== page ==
Black Artists + Designers Guild supports black talent in the arts by providing grants to four students


OAKLAND, Calif .– The Black Artists + Designers Guild (BADG) has named the four recipients of its inaugural Creative Futures Fellowship, which aims to represent black talent and culture in visual arts, architecture and interior design.

The four winners, two undergraduates and two graduate students, will receive a $ 5,000 prize and mentorship to support their heritage project, from ideation to implementation.

Abena Otema Danquah, an undergraduate architectural student at the Rhode Island School of Design, was honored for the Kaya Pavilion, which provides a space for learning, gathering, playing and resting. This project will reveal the impact of planning on human encounters and the coexistence of multiple audiences.

Janiya Douglas, an undergraduate student in Art History and Curatorial Studies at Spelman College, has created a project that aims to cultivate an institutional space that centers and reflects a consciousness rooted uniquely in the experiences of black South Americans. The architecture of Souf, a hub of southern black intellectual thought, will exist as a campus that embodies the cultural aesthetic of southern black expression.

Graduate student LaRissa Rogers, who studies new genres at the University of California, Los Angeles, explores the dual nature of flight and migration as a means of survival and preservation with a six-foot floor sculpture. The sculpture will speak particularly of diasporic resilience through the prism of place and belonging.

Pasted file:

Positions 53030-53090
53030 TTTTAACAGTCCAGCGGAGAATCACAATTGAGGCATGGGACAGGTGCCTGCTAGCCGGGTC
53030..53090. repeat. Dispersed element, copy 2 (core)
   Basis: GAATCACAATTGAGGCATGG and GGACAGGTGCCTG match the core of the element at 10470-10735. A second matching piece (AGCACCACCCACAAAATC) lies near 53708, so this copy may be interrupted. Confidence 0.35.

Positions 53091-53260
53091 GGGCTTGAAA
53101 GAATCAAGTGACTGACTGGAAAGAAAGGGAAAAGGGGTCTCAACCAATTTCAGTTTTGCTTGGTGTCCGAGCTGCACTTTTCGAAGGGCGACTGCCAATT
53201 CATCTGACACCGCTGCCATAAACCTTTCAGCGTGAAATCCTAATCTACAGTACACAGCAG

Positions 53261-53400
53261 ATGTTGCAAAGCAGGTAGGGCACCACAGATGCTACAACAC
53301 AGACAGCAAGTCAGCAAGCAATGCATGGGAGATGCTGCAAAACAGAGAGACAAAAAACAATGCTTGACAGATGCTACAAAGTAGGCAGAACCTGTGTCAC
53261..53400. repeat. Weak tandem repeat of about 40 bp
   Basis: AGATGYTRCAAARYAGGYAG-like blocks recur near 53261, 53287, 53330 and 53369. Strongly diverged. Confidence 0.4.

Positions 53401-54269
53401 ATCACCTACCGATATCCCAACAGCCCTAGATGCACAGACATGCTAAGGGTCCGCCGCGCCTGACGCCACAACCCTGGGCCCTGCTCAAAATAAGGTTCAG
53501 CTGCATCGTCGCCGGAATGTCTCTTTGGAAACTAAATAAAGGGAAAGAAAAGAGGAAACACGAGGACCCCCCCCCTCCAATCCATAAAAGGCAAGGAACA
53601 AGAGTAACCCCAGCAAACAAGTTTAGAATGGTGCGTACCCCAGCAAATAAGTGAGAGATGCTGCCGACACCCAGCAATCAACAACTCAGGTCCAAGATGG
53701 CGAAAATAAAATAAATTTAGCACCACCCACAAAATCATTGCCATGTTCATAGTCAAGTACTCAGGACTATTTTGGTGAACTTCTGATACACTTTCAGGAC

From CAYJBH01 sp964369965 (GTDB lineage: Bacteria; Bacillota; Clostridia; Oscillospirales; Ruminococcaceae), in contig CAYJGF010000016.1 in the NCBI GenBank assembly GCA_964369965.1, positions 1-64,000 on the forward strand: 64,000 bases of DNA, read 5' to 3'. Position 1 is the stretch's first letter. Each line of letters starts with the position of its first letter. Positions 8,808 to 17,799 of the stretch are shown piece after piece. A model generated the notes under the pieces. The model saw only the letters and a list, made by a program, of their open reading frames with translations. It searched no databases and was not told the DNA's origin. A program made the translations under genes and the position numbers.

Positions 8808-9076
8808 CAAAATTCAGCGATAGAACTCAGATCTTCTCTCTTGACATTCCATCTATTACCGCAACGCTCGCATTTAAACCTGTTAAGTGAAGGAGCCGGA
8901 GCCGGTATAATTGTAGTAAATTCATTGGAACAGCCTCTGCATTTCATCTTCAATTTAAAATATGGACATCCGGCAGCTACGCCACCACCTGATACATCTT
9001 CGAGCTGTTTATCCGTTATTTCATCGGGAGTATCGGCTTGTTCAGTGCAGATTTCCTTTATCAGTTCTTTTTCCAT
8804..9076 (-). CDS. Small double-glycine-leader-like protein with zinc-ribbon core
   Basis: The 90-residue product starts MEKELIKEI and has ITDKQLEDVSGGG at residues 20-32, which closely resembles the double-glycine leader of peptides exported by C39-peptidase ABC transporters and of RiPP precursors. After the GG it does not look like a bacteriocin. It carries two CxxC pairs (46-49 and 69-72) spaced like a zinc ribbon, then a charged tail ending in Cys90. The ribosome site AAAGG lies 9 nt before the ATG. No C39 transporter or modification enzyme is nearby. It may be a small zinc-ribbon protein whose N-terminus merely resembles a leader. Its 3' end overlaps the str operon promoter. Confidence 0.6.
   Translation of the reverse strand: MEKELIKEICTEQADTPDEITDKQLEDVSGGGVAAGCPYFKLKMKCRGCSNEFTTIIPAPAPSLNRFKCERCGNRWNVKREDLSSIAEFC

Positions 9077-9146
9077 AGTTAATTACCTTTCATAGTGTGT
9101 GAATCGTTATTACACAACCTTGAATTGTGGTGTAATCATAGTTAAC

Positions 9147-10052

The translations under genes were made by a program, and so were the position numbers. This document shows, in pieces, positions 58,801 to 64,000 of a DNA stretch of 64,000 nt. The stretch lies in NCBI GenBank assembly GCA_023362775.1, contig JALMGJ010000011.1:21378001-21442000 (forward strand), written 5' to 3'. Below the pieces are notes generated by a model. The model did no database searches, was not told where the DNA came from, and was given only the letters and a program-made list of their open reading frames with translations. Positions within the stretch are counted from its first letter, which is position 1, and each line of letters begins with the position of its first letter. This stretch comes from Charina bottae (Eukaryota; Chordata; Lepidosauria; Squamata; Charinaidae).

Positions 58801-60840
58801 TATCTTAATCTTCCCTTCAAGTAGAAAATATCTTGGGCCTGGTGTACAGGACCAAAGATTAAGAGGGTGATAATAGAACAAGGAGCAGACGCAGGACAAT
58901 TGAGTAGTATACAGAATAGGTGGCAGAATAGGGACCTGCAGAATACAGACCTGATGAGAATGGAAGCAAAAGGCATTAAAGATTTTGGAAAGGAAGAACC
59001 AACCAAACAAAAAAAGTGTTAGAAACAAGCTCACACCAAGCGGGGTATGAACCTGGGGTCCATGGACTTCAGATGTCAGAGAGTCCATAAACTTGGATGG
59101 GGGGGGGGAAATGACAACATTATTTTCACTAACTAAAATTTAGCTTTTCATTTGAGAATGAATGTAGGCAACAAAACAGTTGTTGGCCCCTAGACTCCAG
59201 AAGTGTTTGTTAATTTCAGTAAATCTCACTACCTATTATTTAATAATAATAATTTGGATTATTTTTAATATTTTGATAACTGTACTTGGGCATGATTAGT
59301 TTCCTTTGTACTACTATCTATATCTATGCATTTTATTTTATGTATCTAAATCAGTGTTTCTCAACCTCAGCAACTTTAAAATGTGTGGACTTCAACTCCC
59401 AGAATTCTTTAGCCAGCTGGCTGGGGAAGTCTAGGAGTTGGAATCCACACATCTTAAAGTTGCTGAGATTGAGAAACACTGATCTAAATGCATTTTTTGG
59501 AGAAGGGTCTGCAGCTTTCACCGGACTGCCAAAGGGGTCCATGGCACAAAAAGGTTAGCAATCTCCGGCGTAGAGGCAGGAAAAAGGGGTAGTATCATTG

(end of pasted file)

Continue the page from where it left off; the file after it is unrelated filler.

Graduate student Neysa Wellington, who is studying photography at the Tyler School of Art and Architecture at Temple University, has embarked on a visual storytelling project that explores the role of a mother in different family dynamics at across the African continent and the diaspora.

BADG makers Rhonnika Clifton, Nina Cooke John, Beth Diana Smith and Dr Lisa Whittington, as well as selected industry professionals, including Tile’s artistic direction, will serve as grant recipients’ mentors.

“Mentorship and arts education are just as important to me as artistic creation,” said Whittington. “Years ago, I got my PhD in Arts Education specifically to be an arts mentor, art advocate and more effective arts educator for black youth. I find it an honor to help my people, especially knowing that African Americans are at a disadvantage in the arts.


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